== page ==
Toddler Not Sleeping
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If you have a toddler, I’m sure you’ve noticed that they are natural-born boundary pushers, ha.

Toddlers can be very strong-willed, independent and they quickly learn that what they say and do can often make a difference in how things will go. When toddlers begin having meltdowns, it can be pretty easy to “give in” just so it all will stop, but giving in will often lead to more and more meltdowns over time. While it’s great to see your toddler begin to talk more and make choices for himself, it is not the job of your toddler to alter the schedule and routine that you’ve worked so hard to put in place.

Toddlers & Sleep

So what can you do to stop the bedtime battles with your toddler?

  1. Maintain Clear and SIMPLE Communication. It’s important to communicate with your toddler in a way that’s easily understood and on their level. Staying open and honest and keeping them “in the loop” on what’s coming up next can oftentimes help the meltdown be avoided. When toddlers have meltdowns sometimes parents try to distract them from the reality of what’s coming up next, but it’s often best to just be upfront and honest.
  2. Offer Choices Your Toddler Can Handle. Too many options can be overwhelming for a toddler! Make sure you’re offering simple choices where your toddler can pick one is often most effective! Be mindful of the questions you’re asking. Asking your child where to sleep or even what time they want to go to bed aren’t questions that a toddler should have control over. Instead of saying “Are you ready to go to bed?” You can say something like “It’s time for bed, do you want to pick out which pajamas you’ll wear tonight?” You can even ask what book they’d like to read or which song they’d like to sing. Providing “this or that” options works best when communicating with a toddler. When you take the approach of giving choices, it makes a toddler feel like they are the ones in control.
  3. Offer Choices BEFORE A Meltdown. If the meltdown has already started, it’s going to be tough to try to backtrack and start providing choices at that point. It’s always best to provide choices before the meltdown begins. Allowing your toddler to use their voice through offering choices often works great. If your toddler is already in the middle of a meltdown, sometimes offering hugs and kisses will help, but oftentimes it’s best to just move on to what’s next.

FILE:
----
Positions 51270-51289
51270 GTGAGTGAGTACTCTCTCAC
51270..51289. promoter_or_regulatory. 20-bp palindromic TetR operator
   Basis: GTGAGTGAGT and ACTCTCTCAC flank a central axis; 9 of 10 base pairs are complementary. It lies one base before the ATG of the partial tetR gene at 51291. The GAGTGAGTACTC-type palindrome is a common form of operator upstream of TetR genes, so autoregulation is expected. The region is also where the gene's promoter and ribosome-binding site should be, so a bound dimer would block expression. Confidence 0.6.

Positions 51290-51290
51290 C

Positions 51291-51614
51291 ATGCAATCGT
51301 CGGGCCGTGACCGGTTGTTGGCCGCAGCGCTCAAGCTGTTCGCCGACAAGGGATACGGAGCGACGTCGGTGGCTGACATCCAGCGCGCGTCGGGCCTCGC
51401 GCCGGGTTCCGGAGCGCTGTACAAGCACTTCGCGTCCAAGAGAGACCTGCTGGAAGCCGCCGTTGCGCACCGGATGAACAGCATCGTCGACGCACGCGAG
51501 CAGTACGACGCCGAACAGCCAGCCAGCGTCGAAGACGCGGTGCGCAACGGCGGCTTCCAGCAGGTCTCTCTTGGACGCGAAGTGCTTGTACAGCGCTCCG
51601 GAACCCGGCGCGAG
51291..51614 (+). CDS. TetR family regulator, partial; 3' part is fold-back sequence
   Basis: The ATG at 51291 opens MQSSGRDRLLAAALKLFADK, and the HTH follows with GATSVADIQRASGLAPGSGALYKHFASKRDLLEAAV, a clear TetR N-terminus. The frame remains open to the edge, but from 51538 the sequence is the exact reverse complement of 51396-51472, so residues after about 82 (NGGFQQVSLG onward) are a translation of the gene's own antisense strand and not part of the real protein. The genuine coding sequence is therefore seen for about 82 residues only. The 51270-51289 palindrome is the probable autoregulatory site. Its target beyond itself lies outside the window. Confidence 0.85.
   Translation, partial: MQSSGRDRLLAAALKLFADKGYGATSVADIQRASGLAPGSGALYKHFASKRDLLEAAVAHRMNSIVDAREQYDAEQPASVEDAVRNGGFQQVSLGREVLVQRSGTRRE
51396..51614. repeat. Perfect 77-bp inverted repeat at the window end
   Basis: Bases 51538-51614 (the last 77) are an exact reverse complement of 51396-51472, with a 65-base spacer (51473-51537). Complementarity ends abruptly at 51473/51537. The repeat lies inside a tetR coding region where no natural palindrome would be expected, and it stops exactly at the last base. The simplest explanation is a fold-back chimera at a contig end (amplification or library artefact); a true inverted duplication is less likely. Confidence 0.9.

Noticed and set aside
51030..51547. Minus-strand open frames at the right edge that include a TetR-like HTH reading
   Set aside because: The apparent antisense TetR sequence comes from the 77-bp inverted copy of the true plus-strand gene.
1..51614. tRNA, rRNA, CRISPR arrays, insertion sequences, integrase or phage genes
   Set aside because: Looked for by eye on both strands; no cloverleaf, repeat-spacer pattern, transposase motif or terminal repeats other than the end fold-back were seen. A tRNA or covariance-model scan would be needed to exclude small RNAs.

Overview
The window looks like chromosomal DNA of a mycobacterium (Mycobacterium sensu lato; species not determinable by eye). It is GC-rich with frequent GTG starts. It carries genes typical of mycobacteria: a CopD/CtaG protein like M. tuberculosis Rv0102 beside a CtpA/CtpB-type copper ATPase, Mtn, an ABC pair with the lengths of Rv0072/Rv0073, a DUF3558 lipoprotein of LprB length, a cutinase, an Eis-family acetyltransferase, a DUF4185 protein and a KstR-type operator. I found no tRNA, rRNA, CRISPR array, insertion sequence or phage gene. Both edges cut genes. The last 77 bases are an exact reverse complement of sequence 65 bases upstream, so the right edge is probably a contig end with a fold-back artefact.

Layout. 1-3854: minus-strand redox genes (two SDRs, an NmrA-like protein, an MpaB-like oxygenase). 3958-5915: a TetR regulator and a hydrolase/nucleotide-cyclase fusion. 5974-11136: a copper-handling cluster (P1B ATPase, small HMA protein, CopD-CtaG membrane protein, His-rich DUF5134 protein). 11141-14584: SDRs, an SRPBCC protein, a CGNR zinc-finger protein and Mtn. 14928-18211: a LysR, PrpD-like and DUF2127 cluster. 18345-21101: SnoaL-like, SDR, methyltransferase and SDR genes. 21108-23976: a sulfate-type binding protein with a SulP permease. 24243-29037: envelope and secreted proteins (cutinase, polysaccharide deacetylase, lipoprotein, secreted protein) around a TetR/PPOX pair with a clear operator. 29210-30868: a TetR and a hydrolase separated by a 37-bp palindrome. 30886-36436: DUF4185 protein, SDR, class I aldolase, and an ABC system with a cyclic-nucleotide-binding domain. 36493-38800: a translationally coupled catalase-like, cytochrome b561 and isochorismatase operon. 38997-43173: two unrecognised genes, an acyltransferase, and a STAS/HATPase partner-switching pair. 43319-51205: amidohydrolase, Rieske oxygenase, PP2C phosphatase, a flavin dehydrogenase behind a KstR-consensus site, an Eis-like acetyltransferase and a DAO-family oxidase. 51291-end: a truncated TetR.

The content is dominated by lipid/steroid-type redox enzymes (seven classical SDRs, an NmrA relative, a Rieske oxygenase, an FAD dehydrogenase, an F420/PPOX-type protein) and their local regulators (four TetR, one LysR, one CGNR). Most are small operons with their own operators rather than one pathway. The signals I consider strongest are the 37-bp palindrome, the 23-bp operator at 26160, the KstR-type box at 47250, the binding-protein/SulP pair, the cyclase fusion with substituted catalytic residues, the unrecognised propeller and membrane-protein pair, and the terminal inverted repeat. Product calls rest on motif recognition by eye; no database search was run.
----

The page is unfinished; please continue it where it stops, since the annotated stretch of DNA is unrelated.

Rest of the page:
4. Set Boundaries and Stick With Them. As I mentioned earlier in this post, it can be pretty easy to give in when toddlers begin having meltdowns, but what’s more important is holding firm to the boundaries you’ve set. The boundary is when your child doesn’t get to choose. It’s a line that cannot be crossed. Stick with the boundaries you’ve put in place even when things get difficult.
  5. Don’t Rush The Process. Don’t rush the bedtime routine and process. It’s important to set aside 20-30 minutes for bedtime just to prepare your child by helping him get ready for bed. The bedtime routine allows for you to connect with your child and can be an enjoyable process, lead to less bedtime battles and even settle behavioral issues. This can even be the time to talk to them about their day as they are preparing for bedtime.
  6. Praise The Child When They Do As They’re Told. This isn’t necessarily praising your child for sleep, but more so for following directions and making choices as they are preparing for bed. You should also show praise if your child is staying in their room through the night. Kids love making their parents proud, so when you let them know just how proud you are, it will encourage them to do it again!


Try to stay patient as you’re navigating bedtime with your toddler. Toddlers can be a true challenge sometimes, but kids often feed off of your energy and that’s why patience is so important. Check these things off in your mind one by one when preparing your toddler for bed:

  1. Communicate and be honest;
  2. Provide simple choices;
  3. Make sure the choices are offered before the meltdown;
  4. Set boundaries;
  5. Don’t rush;
  6. Give praise; and
  7. Remain patient.

If you keep these things in mind and stay consistent, I’m sure you’ll see true progress and less bedtime battles!